Children as young as 11 years old are vaping and being hospitalized in New Jersey, an even younger age than reported a year ago, according to a report released Thursday by the state’s hospitals.
The use of e-cigarettes peaks in New Jersey between ages 18 and 24, even as the availability of dessert- and fruit-flavored vaping products pushes the trend into middle-school and younger grades.
Hospital data shows that in 2018, “detection of e-cigarette use begins around age 13,” the association reported. “The 2019 data shows incidence beginning around age 11.”
The report should “sound the alarm,” said Cathleen Bennett, the association’s president and CEO. “Vaping companies are creating addiction in a brand new generation.”
The patients counted were not necessarily hospitalized because of a vaping-related illness; the numbers reflect any use of vaping products documented in hospital records. Records analyzed included all New Jersey hospital patients at emergency departments and admitted as in-patients.
Although vaping was not the cause of most of their hospitalizations, many of the patients went to the hospital because of chest pain, fainting, or substance use disorders, diagnoses that have been associated with patients who had vaping-related lung injuries, Bennett said.
New Jersey will likely see nearly 16,000 hospitalized patients report use of e-cigarettes this year, more than double the number as recently as two years ago, the New Jersey Hospital Association reported. The increase reflects both rising use and better documentation when patients enter the hospital.
“We’re more aware and people are using it more,” said Dr. Joseph Underwood, chairman of emergency medicine at Hackensack University Medical Center. Earlier this year, the Hackensack ED treated an adult patient with vaping-related respiratory failure who was admitted to the intensive care unit, he said.
Of all the New Jersey hospital patients this year whose records showed they had vaped, around 2,000 were aged 18 to 24, and 300 aged 10 to 17, said Sean Hopkins, the senior vice present of the association’s Center for Health Analytics, Research and Transformation.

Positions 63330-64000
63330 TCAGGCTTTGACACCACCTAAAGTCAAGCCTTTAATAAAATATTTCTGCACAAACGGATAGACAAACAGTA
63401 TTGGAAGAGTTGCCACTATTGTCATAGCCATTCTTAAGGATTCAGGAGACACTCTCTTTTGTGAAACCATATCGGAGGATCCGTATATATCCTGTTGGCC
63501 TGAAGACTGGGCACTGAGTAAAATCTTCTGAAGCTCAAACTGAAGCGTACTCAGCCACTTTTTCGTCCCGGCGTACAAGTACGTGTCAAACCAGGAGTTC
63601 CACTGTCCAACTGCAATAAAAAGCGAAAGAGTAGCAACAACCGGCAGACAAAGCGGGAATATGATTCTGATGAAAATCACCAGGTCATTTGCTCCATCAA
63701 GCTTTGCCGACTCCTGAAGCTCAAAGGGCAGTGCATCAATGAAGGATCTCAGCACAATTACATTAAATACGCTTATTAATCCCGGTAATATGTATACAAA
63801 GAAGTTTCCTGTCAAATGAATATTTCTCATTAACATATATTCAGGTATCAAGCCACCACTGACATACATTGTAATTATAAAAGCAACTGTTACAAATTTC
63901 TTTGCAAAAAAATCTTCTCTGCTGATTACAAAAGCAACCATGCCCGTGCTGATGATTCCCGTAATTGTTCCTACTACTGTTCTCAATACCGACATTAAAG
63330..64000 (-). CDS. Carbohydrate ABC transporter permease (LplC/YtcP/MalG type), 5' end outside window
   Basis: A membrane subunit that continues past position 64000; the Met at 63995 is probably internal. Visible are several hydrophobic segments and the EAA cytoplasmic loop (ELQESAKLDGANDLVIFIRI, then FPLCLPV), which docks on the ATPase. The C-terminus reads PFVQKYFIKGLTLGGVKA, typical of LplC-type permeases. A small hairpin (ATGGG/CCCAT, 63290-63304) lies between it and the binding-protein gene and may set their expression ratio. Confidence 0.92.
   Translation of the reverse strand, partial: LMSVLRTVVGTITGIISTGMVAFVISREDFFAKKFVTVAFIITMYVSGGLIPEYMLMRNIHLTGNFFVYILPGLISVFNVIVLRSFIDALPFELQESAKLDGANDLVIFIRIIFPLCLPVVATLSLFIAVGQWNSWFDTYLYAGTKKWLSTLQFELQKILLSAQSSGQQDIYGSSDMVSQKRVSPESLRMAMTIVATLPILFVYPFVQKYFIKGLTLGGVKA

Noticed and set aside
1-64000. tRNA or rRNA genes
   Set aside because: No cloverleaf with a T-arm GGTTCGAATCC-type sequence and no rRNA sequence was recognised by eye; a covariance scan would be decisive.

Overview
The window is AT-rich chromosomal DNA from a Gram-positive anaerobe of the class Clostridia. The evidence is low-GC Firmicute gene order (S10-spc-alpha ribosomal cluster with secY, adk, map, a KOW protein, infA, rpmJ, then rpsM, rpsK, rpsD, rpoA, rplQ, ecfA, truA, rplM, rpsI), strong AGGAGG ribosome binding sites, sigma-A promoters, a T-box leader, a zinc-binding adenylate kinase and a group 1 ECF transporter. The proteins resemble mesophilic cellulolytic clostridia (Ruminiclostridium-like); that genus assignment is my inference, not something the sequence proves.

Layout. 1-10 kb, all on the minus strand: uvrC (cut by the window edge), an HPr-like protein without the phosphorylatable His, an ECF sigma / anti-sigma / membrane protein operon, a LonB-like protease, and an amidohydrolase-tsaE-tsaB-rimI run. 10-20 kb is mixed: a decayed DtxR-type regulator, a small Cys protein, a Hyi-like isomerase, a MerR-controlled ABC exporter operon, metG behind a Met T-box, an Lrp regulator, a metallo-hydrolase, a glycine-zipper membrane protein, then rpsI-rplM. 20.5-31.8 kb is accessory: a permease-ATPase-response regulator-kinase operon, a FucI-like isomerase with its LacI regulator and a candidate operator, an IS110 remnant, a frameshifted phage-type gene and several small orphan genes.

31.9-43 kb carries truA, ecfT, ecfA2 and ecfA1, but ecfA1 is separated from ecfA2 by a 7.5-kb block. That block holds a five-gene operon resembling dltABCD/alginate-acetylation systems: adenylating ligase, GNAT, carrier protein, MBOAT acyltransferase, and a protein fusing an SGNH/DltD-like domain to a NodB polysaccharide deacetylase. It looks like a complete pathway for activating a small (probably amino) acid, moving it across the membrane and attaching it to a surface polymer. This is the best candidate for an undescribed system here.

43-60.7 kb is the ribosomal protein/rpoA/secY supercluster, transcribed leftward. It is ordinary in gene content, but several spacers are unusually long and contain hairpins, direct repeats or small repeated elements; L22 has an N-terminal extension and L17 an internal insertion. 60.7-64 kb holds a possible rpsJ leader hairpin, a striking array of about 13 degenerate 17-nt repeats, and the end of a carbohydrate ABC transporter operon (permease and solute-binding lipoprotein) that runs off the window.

The only way we are going to understand the increased prevalence of vaping-related illness that is showing up in our hospitals is to understand who is using e-cigarettes and when they are introduced to these products,” Bennett said. “We are surely under-counting the scope of this issue.”
In New Jersey, 57 patients have been diagnosed with vaping-related illnesses and one has died since an outbreak associated with e-cigarette use was first reported earlier this year. Nationally, 1,888 patients have confirmed or probable lung injuries due to vaping and 37 have died, the federal Centers for Disease Control and Prevention reported Thursday.
The state’s Electronic Smoking Device Task Force, appointed by Gov. Phil Murphy in response to the vaping crisis, has recommended banning the sale of flavored vapes, increasing penalties for unauthorized sales, creating a centralized state retail registry and prohibiting advertising and sale of products used to hide vaping devices from the prying eyes of parents and teachers.
Hackensack Meridian Health recently announced a $1 million statewide initiative to combat vaping, and gave its first grant of $7,000 to the Point Pleasant Borough School District.
Hospitals first began documenting e-cigarette use in patient records in May 2017. More consistent reporting, along with further research, is needed, Hopkins said.
The hospital association’s report also showed that:
- E-cigarette use is overwhelmingly male in New Jersey.
- It is most common among black and white populations, and least common among Asians and Hispanics.
- Middlesex County showed the highest use of e-cigarettes reported by hospitalized patients.
- Nicotine dependence peaks among people aged 45 to 54.
Lindy Washburn/North Jersey